From the Freeman’s Journal, 1 September 1890:
“Modern text books now enable practitioners to dispense with much memorised learning laboriously acquired in former days… Within the recollection of men still living the library at the Four Courts did not exist, and it was considered a breach of etiquette to bring a law book into court, the judges being supposed to know all the cases on the mere names being cited. Nowadays the multiplication of reports has compelled Bench and Bar to abandon the pretence that any lawyer knows the law, i.e. carries in his head the thousands of decisions which complicate the administration of justice. “
There was another reason why it was not a good idea to refer to books in court in the early days of the Four Courts. In an era of intense competition between lawyers for the best private law library, to refer to a book with which the judge was not familiar could be taken as a personal affront.
Barristers too could be insulted by remarks made by judges about their libraries! The Freeman, 11 January 1896 describes the bibliophile judge Sir Hercules Langrishe (later to provide the nucleus of the library of the Honourable Society of King’s Inns) as
“chiefly remembered for a hasty and inconsiderate remark made by him to [John Philpot] Curran when arguing a case as a very young man. Curran observed that he had consulted all his law books, whereupon the judge said ‘I suspect, sir, that your law library is rather contracted.‘”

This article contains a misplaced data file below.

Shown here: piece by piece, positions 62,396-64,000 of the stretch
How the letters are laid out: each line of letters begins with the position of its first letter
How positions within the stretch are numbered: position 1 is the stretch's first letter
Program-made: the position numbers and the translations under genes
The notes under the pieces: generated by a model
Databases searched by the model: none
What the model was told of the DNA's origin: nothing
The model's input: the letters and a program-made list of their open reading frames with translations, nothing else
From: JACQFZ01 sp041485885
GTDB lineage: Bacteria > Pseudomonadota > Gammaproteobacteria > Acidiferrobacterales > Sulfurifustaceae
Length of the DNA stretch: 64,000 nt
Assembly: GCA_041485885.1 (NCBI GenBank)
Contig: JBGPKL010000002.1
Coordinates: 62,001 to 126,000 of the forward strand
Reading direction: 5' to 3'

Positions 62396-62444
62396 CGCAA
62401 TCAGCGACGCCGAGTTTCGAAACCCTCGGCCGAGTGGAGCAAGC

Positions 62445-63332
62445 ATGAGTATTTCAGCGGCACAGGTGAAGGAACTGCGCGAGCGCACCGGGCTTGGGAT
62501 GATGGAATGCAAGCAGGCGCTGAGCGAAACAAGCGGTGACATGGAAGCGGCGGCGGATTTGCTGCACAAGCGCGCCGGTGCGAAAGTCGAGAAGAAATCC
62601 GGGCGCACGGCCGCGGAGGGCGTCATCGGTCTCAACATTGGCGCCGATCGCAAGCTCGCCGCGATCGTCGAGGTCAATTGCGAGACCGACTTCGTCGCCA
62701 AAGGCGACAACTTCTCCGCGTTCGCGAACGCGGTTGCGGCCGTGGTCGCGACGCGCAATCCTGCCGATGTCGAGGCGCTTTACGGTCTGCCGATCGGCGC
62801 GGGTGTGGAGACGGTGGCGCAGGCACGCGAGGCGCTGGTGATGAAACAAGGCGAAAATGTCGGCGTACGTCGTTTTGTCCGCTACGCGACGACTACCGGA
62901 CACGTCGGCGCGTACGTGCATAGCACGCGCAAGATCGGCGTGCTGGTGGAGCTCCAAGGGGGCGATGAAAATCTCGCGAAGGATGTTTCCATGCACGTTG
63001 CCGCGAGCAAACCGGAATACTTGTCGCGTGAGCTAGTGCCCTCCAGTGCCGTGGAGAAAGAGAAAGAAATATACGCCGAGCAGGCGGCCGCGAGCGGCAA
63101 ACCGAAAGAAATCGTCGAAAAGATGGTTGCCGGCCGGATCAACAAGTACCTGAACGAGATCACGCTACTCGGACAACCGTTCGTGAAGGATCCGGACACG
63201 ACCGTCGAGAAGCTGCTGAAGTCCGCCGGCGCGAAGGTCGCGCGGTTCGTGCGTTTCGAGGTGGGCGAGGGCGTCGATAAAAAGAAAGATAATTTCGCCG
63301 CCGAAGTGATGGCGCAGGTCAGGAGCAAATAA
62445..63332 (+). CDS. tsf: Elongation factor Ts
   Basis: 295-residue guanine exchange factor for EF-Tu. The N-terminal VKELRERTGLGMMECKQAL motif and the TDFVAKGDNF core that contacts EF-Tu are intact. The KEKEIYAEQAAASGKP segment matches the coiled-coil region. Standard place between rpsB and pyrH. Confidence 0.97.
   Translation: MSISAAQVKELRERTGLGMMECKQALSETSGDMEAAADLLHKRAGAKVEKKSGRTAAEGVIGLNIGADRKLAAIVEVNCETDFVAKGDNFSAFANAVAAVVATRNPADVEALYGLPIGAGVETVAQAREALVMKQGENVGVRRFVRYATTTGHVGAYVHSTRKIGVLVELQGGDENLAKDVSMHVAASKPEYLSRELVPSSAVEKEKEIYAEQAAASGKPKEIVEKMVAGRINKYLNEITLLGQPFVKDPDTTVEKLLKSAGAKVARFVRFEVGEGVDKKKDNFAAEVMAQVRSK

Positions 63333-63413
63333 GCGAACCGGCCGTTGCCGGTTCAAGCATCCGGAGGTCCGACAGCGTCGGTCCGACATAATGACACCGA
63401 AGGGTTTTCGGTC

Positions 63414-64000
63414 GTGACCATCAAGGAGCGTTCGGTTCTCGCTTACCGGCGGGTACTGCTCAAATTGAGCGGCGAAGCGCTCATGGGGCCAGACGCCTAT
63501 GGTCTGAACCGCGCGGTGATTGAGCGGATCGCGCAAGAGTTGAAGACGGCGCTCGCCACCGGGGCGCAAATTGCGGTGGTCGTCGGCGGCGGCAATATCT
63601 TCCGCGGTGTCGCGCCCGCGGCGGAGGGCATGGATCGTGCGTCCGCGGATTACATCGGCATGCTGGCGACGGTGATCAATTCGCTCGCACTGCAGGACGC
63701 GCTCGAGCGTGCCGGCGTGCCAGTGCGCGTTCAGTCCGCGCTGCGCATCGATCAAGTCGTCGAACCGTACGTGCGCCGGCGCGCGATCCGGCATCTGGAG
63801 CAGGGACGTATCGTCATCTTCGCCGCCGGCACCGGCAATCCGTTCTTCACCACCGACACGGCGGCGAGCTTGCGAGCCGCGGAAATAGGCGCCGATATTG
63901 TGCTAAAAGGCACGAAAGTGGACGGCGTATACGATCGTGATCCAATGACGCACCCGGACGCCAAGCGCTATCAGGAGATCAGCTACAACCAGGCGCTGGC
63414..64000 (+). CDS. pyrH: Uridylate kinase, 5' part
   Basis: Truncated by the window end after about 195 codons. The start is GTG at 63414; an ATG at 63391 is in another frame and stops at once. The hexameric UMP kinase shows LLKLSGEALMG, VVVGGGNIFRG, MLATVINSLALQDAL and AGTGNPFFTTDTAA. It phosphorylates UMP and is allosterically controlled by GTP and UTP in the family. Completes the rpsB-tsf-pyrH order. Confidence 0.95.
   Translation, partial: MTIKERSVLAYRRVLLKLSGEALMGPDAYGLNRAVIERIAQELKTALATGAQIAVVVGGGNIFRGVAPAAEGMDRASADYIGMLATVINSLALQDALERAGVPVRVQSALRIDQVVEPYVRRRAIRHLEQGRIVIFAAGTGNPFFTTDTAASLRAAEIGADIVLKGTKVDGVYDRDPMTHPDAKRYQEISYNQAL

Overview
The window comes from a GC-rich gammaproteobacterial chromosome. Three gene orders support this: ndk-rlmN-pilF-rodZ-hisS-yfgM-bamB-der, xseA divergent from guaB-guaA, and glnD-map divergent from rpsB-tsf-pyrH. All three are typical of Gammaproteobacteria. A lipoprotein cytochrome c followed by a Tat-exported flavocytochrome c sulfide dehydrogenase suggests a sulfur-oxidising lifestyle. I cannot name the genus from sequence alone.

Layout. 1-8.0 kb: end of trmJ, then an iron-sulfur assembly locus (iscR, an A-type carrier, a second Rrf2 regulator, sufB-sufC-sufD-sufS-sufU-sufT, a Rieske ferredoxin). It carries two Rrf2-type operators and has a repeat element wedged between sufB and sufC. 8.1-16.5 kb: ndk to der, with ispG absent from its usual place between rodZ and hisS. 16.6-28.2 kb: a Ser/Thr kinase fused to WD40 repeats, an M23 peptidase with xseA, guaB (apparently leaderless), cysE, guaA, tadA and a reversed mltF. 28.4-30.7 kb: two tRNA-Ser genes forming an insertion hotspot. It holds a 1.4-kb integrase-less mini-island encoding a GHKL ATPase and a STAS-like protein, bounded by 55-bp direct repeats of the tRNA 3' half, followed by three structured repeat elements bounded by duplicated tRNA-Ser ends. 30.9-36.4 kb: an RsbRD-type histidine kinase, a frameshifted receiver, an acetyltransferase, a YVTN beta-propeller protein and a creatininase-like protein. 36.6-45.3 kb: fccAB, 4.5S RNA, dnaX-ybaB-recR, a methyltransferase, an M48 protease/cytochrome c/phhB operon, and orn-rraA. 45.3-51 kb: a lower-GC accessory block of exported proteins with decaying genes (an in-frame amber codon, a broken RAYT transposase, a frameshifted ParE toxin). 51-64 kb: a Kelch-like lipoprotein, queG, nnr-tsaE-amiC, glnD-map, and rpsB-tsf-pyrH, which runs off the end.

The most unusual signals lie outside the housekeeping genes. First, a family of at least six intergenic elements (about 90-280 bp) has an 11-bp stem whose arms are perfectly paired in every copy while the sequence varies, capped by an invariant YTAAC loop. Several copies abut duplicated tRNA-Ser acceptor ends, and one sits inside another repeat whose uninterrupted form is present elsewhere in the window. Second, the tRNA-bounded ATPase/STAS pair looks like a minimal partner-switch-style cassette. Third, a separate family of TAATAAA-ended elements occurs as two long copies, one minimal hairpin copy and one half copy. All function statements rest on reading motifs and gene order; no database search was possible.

Curran’s reply was as follows
“It is very true, my lord, that I am poor, and the circumstances have rather curtailed my library… I have prepared myself for this high profession rather by the study of a few books than by the composition of a great many bad ones. I am not ashamed of my poverty… many an example shows me that an ill-acquired elevation by making me the more conspicuous would only make me the more universally contemptuous.”
Ouch! I suspect that, like a lot of quotes attributed to Curran, this was made up after the event. It does, however, serve to illustrate how, prior to the establishment of the first Law Library in the 1830s, the status of a barrister was inextricably linked to the quality of that barrister’s own personal law book collection!